To finish I’ll add that there are 5 Japanese distilleries/brands listed in the top 25 of the index in 2015, the others being Hanyu, Yamazki, Hibiki and Nikka. Hanyu is sitting at number 6 and although the rise in prices for 2015 were 5.6% compared to Karuizawa’s 7.4% I believe the greatest part of the percentage for Hanyu was in the second half of the year’s compared to Karuizawa where it was in the first half of the year. Any bets that in the next few years it will be a one-two for Japanese whiskies at the top of the index……………

4 thoughts on “Karuizawa Topples The Macallan In 2015

  1. Many thanks, Brian, for what I consider to be a pretty good summary of how Karuizawa got to where it is today. I guess Number One Drinks were lucky in getting the timing right but we certainly have to commend them for bringing up the courage to take Karuizawa under their wings in the first place. So, fine with me if they can reap the harvest from their investments now. As to the general quality of Karuizawa, I am afraid in my opinion the range is super wide, from almost abysmally low to stellar. Cask #162 remains one of my alltime favourite single malt whiskies ever, while cask #7924 is stuck in my memory as a pretty foul-smelling balsamic vinegar concoction. There is probably no cask the Number One Drinks will not bottle, not a surprise given the prices they can fetch with every new release. Thus, I am glad to have tasted some good bottlings but I can certainly do without any new ones and rather focus on all the other good stuff that is around, including Japanese whiskies.

    • Thanks Brian for this article, always as interesting and intriguing.

      It’s funny Pierre, that you should give these two references as an example for the gap that may exist between some of the Karuizawa bottlings… since i would probably have given the same examples !

      c.7924 was my worst Karuizawa experience, very disappointing… for a while, less now, since the bottle was open for years now (since 2011 when it came out), and the level is very low now, i must acknowledge that it has lost the nasty sulphury and kind of petroleum notes to slowly become a decent Karuizawa towards the end (but not the best of couse, far from it).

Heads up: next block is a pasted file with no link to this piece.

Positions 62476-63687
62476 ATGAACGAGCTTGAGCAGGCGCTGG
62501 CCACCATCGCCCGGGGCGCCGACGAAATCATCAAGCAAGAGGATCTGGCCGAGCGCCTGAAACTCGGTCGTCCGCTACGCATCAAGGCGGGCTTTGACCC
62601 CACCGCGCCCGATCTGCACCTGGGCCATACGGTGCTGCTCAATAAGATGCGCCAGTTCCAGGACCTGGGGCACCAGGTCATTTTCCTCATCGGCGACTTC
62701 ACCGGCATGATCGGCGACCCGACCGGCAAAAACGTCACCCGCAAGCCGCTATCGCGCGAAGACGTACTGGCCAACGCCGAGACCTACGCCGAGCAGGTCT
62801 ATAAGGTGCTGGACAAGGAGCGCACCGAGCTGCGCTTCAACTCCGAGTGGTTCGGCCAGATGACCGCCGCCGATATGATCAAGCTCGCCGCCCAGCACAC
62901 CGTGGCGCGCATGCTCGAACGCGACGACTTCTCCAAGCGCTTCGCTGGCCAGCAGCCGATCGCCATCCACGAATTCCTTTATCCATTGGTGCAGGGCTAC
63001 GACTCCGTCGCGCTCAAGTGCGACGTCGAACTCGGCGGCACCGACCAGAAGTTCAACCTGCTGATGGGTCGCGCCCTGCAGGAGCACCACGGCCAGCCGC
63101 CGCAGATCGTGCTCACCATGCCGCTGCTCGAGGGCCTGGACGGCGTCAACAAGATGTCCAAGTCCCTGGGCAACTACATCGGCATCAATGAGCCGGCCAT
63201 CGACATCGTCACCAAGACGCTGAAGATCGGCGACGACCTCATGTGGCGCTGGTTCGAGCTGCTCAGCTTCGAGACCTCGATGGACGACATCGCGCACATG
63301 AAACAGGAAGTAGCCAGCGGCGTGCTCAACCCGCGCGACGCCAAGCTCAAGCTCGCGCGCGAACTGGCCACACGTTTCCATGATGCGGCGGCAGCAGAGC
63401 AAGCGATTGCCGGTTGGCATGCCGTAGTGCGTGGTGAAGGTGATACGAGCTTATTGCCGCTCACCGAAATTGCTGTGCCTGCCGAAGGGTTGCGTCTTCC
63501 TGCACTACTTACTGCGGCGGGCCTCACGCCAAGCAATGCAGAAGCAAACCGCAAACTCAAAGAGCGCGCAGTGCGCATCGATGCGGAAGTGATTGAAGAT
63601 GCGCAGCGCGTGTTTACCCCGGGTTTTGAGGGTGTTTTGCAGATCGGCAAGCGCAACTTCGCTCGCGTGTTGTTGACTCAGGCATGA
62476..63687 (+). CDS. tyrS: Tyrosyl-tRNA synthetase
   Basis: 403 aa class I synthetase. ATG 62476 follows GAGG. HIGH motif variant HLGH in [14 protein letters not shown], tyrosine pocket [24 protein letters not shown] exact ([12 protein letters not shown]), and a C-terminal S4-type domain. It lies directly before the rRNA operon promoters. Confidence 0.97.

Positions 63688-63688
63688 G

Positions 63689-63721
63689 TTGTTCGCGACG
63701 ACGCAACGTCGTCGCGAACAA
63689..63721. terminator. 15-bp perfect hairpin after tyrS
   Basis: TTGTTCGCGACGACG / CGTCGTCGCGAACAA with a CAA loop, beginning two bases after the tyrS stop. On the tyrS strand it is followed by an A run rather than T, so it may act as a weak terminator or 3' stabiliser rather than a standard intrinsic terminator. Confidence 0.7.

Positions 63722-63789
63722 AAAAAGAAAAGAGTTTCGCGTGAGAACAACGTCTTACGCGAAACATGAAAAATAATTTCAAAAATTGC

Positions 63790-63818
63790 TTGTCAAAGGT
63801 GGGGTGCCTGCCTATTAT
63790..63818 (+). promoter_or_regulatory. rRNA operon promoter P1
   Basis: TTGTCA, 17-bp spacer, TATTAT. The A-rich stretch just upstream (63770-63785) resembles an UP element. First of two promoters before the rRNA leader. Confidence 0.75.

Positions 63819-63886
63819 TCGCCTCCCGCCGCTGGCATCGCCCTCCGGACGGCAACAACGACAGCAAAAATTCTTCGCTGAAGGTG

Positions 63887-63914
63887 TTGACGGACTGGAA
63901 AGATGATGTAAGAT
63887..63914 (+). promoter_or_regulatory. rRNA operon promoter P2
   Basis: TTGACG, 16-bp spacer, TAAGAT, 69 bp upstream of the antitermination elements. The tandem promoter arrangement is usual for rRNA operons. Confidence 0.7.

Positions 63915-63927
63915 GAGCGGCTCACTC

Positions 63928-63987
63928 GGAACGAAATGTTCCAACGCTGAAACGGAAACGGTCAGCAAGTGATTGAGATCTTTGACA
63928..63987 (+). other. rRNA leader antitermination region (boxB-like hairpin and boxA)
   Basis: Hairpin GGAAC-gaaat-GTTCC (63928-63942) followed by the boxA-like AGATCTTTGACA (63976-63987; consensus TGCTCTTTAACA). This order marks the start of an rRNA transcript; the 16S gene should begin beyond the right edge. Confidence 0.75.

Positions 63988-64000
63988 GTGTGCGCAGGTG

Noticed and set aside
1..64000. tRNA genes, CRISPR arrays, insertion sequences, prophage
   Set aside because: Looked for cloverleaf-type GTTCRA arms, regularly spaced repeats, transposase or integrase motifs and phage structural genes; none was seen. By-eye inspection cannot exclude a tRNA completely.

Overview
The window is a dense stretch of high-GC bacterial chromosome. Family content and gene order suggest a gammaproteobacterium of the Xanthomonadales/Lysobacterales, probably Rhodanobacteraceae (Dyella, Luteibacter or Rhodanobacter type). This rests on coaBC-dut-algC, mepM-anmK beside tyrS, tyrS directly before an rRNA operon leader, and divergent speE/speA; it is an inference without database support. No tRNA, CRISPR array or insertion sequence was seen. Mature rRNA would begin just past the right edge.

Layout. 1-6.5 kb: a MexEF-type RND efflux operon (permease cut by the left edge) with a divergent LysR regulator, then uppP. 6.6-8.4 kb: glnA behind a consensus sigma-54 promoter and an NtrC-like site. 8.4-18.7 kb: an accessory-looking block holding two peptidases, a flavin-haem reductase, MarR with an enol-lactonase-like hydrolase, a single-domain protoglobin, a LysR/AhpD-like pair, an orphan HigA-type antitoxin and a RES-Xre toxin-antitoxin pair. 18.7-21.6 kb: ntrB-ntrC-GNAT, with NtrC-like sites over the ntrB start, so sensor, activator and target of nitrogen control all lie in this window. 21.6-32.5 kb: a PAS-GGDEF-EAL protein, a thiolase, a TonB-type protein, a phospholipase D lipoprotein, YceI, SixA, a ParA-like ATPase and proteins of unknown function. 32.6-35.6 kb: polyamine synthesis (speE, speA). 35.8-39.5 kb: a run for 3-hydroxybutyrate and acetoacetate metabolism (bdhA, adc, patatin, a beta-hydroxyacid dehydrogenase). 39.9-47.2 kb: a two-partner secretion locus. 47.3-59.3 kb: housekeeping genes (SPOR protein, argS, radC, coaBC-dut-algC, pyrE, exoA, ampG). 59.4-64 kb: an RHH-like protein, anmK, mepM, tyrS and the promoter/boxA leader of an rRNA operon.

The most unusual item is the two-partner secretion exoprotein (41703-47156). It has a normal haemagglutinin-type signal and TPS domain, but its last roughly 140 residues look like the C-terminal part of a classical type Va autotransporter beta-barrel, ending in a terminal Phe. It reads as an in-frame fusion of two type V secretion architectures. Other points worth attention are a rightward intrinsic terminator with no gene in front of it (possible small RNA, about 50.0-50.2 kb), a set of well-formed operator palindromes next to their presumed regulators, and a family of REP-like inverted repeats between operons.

c.162 has always been an example of some of the best 1980’s bottlings – the level is so low now in my bottle that i haven’t tasted it again for about a year – too afraid to put an end to it !

      Overrated is probably the famous 1967 – probably because of the vintage and thus (supposed) rarity. It is a very good Karui, but not one of the best if you manage to forget about the vintage and hype. Underrated at the contrary is the 1971 c.1842, which is – in my opinion – probably THE best Karuizawa ever (though i haven’t tasted the 1960, 1965, etc.). Strangely, i’m not even sure i have ever seen one tasting review of it ?

      Many of the really insane prices have shown a downward trend lately – again the overrated 1967: in a way, collectors/speculators were ready to pay over 10k euros for a bottle they felt was underrated because of the 1960 & 1965 prices – a stupid assessment probably. What they may have forgotten is that, as soon as these bottles get to a certain level (a price at which any amateur will consider selling, to get other legendary bottles at a more “normal” price), people start selling them to take advantage of the madness… thus bottles keep on popping up at auctions, making it clear in the short/mid-term that they are not that “rare”… thus, logically, driving the prices down again (those who absolutely wanted them, well, they already have them by now, and those who thought they’d flip them, well, they now may have a doubt whether it’s such a good idea, especially if they had already bought them at 30% more).

      I guess we are currently in this “in between” period for the Karuizawa – part of the madness is fading, some of the rarer bottles still fetch indecent prices, but for most bottles, prices are on a (relative) rollercoaster, jumping from one auction to the next from 1800,- then 2700,- then again 2200,-…

      In the long term though, i do still believe that the upward trend for those prices will kick in again – though probably not as strongly as for the last 2 years.

      Still, the unanswered question that would give us the accurate perspective: how many bottles are actually being opened ?